Michael Feinstein: An American in London

Songs by Irving Berlin, Leonard Bernstein, Sammy Cahn, Sammy Fain, Arthur Freed, George & Ira Gershwin, Jerry Herman, Irving Kahal, Eric Maschwitz, Johnny Mercer, Cole Porter, Stephen Sondheim, Jack Strachey, Richard Whiting, et al

Michael Feinstein – Singer and Pianist
John Oddo – Music Director and Keyboard
Martin Shaw – Trumpet
Jamie Talbot – Woodwind
Bobby Worth – Drums
Roy Babbington – Bass
Phil Lee – Guitar


Reviewed by: Michael Darvell

Reviewed: 8 January, 2008
Venue: Shaw Theatre, London NW1

Michael FeinsteinJust when we thought cabaret in London had finally gone again, along comes a whole slew of productions just to prove us wrong. At Jermyn Street Theatre “The American Songbook in London” season gets underway again from 12 February for five weeks with Julie Wilson, Maude Maggart, Karen Akers, Steve Ross and Jeff Harnar. Before that there’s a show about Ethel Merman from 5 February and one on Jack Buchanan this weekend. Also this weekend sees the final performances of Thelma Ruby’s one-woman show, “That’s Entertainment”, at the New End Theatre in Hampstead. The sister theatre to New End, the Shaw at the Novotel in Euston Road, has just begun a new season under the aegis of Michael Feinstein’s New York supper club, “Feinsteins at the Regency on Park Avenue”. In London it will be called Feinsteins at the Shaw where the first line-up includes Chita Rivera (8-10 Feb), Ute Lemper (14 & 15 Feb), Elkie Brooks (1 March), Barb Jungr (8 Mar), and Barbara Dickson (19 & 20 April). Opening the season with a splash is Mr Feinstein himself until this Friday, 11 January.

Michael Feinstein first came to London about twenty-something years ago when he appeared at The Ritz hotel in those dear dead days of high-profile cabaret. The Ritz cabaret nights had been started by Steve Ross (who will be appearing at Jermyn Street from 4 March). After they ran their course, The Green Room was invented for the Café Royal where Michael Feinstein, Eartha Kitt, Barbara Cook, Blossom Dearie, Anthony Newley, Tony Martin, Barbara Dickson, and Cleo Laine and John Dankworth, appeared. When that ran out of steam we were left with just Pizza on the Park and eventually only the Jermyn Street Theatre. The last still includes cabaret in its programming but, of late, the only one that does, as Pizza on the Park changed its Music Room policy completely, allowing no room for cabaret artists.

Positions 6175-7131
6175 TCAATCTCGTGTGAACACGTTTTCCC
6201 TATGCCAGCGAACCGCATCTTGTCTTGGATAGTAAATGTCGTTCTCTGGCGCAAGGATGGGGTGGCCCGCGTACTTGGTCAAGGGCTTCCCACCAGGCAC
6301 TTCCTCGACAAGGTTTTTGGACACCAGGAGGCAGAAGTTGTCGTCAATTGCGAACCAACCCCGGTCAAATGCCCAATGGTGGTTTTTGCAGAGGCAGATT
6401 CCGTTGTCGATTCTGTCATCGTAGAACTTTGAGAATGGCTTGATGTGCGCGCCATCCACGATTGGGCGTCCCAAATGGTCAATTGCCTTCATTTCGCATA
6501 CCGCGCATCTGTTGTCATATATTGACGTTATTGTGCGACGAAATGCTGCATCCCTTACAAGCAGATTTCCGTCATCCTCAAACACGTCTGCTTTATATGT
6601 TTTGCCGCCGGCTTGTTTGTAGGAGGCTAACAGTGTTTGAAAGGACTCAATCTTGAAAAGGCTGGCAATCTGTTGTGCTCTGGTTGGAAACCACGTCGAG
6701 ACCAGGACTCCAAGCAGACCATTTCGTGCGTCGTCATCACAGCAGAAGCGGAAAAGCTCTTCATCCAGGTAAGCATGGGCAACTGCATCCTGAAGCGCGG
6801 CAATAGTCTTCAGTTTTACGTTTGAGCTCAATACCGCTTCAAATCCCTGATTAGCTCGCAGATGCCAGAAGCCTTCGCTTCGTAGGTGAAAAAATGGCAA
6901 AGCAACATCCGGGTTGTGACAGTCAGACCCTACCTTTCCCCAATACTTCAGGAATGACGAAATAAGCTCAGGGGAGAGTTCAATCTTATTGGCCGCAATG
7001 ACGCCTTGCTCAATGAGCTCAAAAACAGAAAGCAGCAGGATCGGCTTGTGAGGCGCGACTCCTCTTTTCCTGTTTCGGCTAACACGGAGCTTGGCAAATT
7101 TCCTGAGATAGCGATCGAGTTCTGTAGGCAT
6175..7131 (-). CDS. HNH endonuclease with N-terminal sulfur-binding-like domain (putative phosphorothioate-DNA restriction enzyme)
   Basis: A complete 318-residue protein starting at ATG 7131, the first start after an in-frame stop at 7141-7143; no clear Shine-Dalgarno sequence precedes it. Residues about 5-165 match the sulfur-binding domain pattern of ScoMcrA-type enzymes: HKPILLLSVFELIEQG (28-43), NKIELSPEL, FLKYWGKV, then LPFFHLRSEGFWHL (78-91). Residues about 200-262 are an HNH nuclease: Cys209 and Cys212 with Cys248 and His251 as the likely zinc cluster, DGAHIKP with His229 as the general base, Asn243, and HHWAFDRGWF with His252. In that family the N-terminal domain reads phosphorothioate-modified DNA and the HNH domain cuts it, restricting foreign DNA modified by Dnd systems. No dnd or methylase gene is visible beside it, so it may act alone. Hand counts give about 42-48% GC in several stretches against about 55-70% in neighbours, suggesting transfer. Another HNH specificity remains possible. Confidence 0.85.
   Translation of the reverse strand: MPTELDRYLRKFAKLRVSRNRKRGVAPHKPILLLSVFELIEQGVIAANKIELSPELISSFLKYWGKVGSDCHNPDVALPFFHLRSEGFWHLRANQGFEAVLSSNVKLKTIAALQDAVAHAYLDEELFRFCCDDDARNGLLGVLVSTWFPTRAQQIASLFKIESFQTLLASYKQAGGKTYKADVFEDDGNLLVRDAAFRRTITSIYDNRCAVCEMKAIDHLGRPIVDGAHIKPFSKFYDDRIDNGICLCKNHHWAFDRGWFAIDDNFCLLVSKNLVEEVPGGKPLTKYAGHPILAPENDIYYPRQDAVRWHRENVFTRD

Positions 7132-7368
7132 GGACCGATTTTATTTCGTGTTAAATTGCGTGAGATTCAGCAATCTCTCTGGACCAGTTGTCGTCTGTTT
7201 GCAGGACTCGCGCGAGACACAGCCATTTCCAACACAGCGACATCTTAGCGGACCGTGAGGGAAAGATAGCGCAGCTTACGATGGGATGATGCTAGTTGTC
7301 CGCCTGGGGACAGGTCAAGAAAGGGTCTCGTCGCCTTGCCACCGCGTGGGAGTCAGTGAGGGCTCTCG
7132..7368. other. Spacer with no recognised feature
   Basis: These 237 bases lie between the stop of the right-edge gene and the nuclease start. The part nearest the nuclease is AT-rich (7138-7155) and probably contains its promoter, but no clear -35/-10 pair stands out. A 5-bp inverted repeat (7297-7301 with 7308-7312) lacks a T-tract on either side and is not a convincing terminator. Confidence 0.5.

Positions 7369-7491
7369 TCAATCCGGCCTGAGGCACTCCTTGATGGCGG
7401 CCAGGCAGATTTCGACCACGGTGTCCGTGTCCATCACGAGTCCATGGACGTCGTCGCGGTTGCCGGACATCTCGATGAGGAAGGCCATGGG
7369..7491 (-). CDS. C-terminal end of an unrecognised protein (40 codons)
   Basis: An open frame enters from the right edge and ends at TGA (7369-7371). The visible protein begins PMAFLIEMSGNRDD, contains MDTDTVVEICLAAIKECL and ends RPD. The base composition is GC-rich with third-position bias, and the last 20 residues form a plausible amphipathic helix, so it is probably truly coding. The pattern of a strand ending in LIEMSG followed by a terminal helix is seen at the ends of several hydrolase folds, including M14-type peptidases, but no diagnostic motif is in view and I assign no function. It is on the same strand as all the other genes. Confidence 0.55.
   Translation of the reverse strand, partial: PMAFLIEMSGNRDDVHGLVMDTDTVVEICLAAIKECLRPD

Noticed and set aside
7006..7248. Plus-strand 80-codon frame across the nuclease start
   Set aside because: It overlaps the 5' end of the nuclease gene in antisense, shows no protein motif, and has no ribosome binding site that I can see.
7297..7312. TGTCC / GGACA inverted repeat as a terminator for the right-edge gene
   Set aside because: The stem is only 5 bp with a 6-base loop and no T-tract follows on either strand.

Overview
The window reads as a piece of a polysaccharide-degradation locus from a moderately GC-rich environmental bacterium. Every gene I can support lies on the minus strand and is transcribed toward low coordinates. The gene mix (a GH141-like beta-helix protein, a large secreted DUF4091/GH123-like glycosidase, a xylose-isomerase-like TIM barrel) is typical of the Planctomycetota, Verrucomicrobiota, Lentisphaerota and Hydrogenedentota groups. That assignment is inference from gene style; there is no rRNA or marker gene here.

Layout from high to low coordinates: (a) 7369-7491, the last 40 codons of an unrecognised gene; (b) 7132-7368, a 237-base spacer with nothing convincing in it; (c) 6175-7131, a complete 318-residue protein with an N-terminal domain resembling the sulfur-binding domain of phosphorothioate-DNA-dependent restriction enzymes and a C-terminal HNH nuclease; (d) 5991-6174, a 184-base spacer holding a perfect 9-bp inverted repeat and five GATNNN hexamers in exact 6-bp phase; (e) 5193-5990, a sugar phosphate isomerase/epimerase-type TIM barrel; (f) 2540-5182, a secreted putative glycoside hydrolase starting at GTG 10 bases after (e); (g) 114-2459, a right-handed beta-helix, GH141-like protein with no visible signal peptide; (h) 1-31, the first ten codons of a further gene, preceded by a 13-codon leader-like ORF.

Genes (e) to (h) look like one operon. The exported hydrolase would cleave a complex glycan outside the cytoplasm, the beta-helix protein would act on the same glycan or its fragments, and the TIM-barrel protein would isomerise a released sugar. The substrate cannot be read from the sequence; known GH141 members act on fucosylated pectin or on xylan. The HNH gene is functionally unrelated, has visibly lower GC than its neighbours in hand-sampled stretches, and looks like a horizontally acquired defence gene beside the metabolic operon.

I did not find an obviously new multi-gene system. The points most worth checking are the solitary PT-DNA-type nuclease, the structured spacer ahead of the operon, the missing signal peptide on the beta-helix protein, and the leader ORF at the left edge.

Other cabaret ventures include Lauderdale House in Highgate, the Pigalle in Piccadilly, the Soho Revue Bar and Volupté in Holborn, but these provide only occasional cabaret seasons. Feinsteins at the Shaw is a major development for the cabaret scene in London.

Bobby Short (1924-2005)Michael Feinstein is an old hand at the game, although not quite as old as the late Bobby Short whose mantle of the doyen of cabaret artists has now fallen on Steve Ross’s shoulders. Feinstein is, however, next in line. But, since he started promoting the material now commonly known as “The Great American Songbook” (or, as Feinstein says, ‘the Rod Stewart Songbook’), others have come along to challenge his position. Michael Bublé and Peter Cincotti are new kids on the block and, as such, are appealing to the young record buyers, while at the Shaw Theatre it is mainly an older, Jewish or gay audience.

Steve Ross. Photograph: Mike MartinFeinstein’s background has long-included working in piano bars and, like Steve Ross, he is at his best when he is solo. He has, however, surrounded himself with some very fine musicians for his Shaw season, under the direction of John Oddo, long-time music director for the late Rosemary Clooney with whom Feinstein performed many concert tours. He pays tribute to his former friend and colleague by singing a lover’s ‘revenge’ medley that she gave to Feinstein, comprising ‘I cried for you’ and ‘Goody goody’.

He begins and ends his evening with another tribute to the songs of Irving Berlin in ‘I love a piano’ and ‘Alexander’s ragtime band’. However, he insists on overproducing the material and turning perfectly nice little songs into big production numbers, stretching out the lyrics almost to bursting point. The Barbara Cook and Ethel Merman versions of these songs are definitive. Elsewhere in his act, Feinstein apologises for not having sung enough Cole Porter and gives us splendid versions of ‘Can-can’, ‘All of you’, ‘C’est magnifique’ and ‘Begin the beguine’.

For many years Feinstein was the amanuensis to Ira Gershwin for whom he catalogued his lyrics. Ira’s brother, composer George, died at age 38 while Ira lived well into his 90s. Although there is a great wealth of material from the Gershwins (apparently George wrote six songs a day just to get the bad ones out of the way), who knows what might have come from George’s pen, had Ira been the one to die prematurely. Feinstein asks the audience for Gershwin requests and essays good versions of ‘Lady, be good!’, ‘Someone to watch over me’, ‘They all laughed’ and ‘I got rhythm’. Sondheim and Jerry Herman also get a look-in with all too urgent, teeth-gritting versions of ‘Losing my mind’ from “Follies” and ‘Being alive’ from “Company”, but he calms down for the gentle love-song of ‘I won’t send roses’ from Herman’s “Mack and Mabel”. For an encore he does ‘Somewhere’ from Bernstein’s “West Side story” and gets a standing ovation.

Carping aside, it’s great to have cabaret as good as this back in London.



  • Michael Feinstein is at the Shaw Theatre, 100 Euston Road, London NW1, until Friday 11 January
  • Tickets on 0870 033 2600

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